The cult in question is first attested from the eighth century with an Office for the 11,000 Virgins. Absent from the ninth-century historical martyrologies, it is given four lines in the also ninth-century martyrology of Wandelbert of Prüm and has left numerous other traces from then onward as it spread throughout the Latin church.
An illustrated, multi-page, German-language site on U., on the other virgins, and on their veneration at Köln begins here:
Today's Basilika St. Ursula in Köln was known into the seventeenth century as the Church of the Holy Virgins. Erected in the early twelfth century and partly rebuilt in the late thirteenth, this chief temple of the cult in question suffered extensive damage in World War II and was restored in the early 1960s to a quasi-facsimile of its former self (e.g., the formerly vaulted ceiling of the nave was replaced with a curved span of very different appearance; the dominant interior color scheme is now the off-white and gray also seen in the restored Dominican church of St. Andrew [resting place of Albertus Magnus]).
An illustrated, German-language page on this church is here:
Other exterior views of the church (which latter is mentioned in the "new" RM's elogium for the Virgins as a way of preserving Ursula's name in this context):
This page offers a 360-degree panorama of the main portion of the interior:
The martyrdom of U. and her virgins as depicted in the Livre d'images de Madame Marie (ca. 1285-1290; Paris, BnF, ms. Nouvelle acquisition française 16251, fol. 101v):
The martyrdom of U., her virgins, the pope, and various bishops as depicted in a later fifteenth-century (1463) manuscript of Jean de Vignay's translation of Vincent of Beauvais' _Speculum historiale_ (Paris, BnF, ms. Français 51, fol. 389r):
Two illustrated, English-language pages on Hans Memling's Saint Ursula Shrine (1489) in Bruges:
5) Tammarus (d. later 5th cent., supposedly). This less well known saint of the Regno has been venerated since at least the twelfth century in Benevento and in other towns of Campania and of Frosinone province in southern Lazio. Absent from the early martyrologies and from the Marble Calendar of Naples, he is one of twelve African bishops said in the legendary and synthesizing eleventh- or twelfth-century _Vita sancti Castrensis_ (BHL 1644-1645) to have been exiled under the Vandals and to have found found refuge in Campania, with T. settling down at Benevento as a hermit and later becoming its bishop. At Benevento, where T. is entered under 15. October in the twelfth-century calendar of Santa Maria del Gualdo and in the also twelfth-century missal of San Pietro (Benevento, Bibl. Cap., Cod. VI. 29), he is now celebrated on 21. October.
Prior to its revision of 2001 the RM included in its elogium of St. Priscus of Capua (1. September) his companions from the _Vita sancti Castrensis_, including T. With the exception of Castrensis himself (always separately mentioned on 11. February), these companions no longer grace the pages of the RM. Putative relics of T. repose under the main altar of Benevento's cathedral. Elsewhere in Campania, he is the patron saint of San Tammaro (CE), of Villa Literno (CE), and of Grumo Nevano (NA); in these place T. is celebrated on 15. or 16. January (the latter since the later Middle Ages has been his feast day in the dioceses of Capua and Aversa). Herewith a few slightly expandable views of T.'s originally twelfth-century church at San Tammaro, a _frazione_ of today's Casaluce (CE):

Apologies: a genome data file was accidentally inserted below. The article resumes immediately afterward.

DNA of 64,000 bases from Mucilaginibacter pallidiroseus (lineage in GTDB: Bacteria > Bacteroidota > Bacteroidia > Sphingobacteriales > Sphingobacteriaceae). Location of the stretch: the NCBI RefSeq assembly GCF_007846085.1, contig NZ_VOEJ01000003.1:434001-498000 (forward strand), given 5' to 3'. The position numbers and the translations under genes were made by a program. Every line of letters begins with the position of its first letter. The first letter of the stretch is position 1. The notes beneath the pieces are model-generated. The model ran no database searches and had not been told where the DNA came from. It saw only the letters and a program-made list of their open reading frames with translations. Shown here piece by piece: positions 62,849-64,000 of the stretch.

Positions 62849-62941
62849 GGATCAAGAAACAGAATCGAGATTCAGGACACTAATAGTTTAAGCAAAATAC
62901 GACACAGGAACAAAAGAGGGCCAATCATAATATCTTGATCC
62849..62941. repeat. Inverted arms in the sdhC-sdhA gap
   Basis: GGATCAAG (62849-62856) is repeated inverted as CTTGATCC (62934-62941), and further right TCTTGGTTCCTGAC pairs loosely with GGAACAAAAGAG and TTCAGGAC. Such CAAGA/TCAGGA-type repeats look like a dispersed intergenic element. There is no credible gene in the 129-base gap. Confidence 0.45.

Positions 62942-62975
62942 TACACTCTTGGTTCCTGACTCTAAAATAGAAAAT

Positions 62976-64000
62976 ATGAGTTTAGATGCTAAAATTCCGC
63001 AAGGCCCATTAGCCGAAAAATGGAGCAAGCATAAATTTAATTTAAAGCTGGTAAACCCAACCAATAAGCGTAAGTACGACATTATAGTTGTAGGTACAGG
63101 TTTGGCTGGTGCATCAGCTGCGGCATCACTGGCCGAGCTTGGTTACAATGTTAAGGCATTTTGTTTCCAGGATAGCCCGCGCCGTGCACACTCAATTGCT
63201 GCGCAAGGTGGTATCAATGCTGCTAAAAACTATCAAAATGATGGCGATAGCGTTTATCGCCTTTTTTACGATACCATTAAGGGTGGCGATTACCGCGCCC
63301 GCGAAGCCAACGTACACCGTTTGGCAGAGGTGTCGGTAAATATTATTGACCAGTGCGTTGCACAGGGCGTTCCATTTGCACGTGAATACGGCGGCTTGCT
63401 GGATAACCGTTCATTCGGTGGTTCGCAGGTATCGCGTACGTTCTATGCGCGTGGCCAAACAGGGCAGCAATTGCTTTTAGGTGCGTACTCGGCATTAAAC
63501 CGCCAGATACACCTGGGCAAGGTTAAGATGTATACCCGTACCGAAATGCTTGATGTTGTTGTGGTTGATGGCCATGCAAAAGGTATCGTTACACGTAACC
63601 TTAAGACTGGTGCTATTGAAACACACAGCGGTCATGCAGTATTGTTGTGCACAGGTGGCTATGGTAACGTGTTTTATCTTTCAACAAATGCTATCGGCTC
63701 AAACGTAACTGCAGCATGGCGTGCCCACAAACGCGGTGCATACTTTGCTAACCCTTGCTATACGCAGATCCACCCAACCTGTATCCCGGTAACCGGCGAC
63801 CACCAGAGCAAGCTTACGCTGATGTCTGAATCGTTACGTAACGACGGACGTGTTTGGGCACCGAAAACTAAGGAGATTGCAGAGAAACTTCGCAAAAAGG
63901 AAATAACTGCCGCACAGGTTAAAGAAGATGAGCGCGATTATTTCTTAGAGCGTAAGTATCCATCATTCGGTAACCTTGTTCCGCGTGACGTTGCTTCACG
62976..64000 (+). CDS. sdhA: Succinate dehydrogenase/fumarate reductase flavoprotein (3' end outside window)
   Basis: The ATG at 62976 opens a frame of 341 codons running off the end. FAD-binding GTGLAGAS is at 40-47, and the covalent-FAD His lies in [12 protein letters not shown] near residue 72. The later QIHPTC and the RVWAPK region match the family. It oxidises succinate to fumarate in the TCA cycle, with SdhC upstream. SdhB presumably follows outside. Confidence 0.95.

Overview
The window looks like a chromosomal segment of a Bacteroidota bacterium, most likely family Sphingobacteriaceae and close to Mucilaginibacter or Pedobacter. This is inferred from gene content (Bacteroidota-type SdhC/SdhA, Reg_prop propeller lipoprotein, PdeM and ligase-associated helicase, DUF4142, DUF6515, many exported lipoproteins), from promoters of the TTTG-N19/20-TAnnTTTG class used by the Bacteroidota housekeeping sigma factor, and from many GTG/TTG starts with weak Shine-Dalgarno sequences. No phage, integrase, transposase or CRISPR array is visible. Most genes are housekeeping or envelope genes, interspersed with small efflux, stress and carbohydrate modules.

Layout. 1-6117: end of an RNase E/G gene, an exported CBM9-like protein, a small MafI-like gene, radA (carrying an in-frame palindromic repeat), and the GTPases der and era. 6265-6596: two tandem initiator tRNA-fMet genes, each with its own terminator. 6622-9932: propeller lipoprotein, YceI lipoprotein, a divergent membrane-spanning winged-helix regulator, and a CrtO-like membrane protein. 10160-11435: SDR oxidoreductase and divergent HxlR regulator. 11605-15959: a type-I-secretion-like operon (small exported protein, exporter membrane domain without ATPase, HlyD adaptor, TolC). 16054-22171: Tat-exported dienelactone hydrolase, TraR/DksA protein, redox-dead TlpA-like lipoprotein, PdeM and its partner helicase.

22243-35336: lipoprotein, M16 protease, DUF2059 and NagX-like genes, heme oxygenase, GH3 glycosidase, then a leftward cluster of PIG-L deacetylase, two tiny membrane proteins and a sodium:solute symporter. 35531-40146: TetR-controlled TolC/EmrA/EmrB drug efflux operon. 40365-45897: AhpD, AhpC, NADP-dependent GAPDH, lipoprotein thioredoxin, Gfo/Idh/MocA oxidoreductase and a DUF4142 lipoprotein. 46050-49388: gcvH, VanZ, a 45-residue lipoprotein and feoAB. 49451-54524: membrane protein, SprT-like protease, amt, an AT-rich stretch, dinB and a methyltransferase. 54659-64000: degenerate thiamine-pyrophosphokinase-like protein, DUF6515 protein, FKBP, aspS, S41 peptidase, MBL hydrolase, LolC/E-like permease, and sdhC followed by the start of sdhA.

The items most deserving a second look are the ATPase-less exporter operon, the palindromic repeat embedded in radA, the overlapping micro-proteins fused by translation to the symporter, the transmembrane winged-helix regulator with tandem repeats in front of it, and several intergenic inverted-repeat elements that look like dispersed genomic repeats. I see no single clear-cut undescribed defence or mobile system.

6) Wendelin (d. later 6th or early 7th cent.?). W. is a saint of the dioceses of Metz and Trier, where he seems to have been venerated since at least the tenth century. His fifteenth- or sixteenth-century Vitae (BHL 8845, 8846; there are also two contemporary Lives in German) make him an Irishman who became a hermit and at whose tomb at a locale called _Basonis villare_ (attested in an early eleventh-century calendar of Stablo/Stavelot) miracles took place. W. is credited in these Vitae with saving the city of Saarbrücken from a great fire in 1417. His cult was confirmed papally in 1450. In Germany he is usually celebrated on 20. October.
In about 1050 _Basonis villare_, now St. Wendel in the Saarland, began to be called by the name of its saint. Its originally fourteenth-century church dedicated to him houses his putative remains in a raised tomb (Hochgrab) that was dedicated in 1360. Some exterior views of the church:
An interior view:
Other interior views of the church, including (lower down on the page) views of the tomb, will be found here:
Another view of the tomb:
7) Bertold of Parma (d. during the years 1106-1114). According to his Vita (BHL 1284) by a younger contemporary, B.'s parents were an Englishman of little means named Abundius and a Breton named Berta; these fled England as a result of devastation caused by a great conflict between the French and the English (usually understood to be the Norman invasion) and settled first in Milan and later in Parma, where B. was born. In the latter town B.'s parents lived near the monastery of Sant'Alessandro, (a convent of Benedictine nuns) which latter they frequented and whence they obtained alms. In recompense, the father dedicated B., who was being brought up in his own trade (cobbler), to the monastery's service.
At the age of twelve, B. decided that he wished to enter monastic life at Sant'Alessandro. Overcoming with his mother's aid his father's initial objections, he obtained parental permission and was presented to the abbess. For the remainder of his life -- apart from abbatially permitted pilgrimages to Rome and to Vienne (where he visited the hospital of St. Anthony abbot and made miraculous cures) --, B. resided chastely as a lay brother at Sant'Alessandro, running errands in town for the nuns, visiting the sick, and effecting other works of charity. He also served as sacristan of the monastery's church and became known to many by virtue of his having been its porter. He died young and in an odor of sanctity. Thus far the Vita.
One of medieval Italy's earliest lay saints, B. enjoyed a cult at Parma practically from the moment of his sepulture. A (the?) patron saint of sacristans, he has yet to grace the pages of the RM. When the church of Sant'Alessandro was rebuilt early in the sixteenth century, a door, said to be of the eleventh century, was preserved from the previous structure as a relic of B. Here's a view of what's left of that (it's kept in Parma's Galleria nazionale):
(matter from last year's posts revised and with the addition of Malchus of Syria)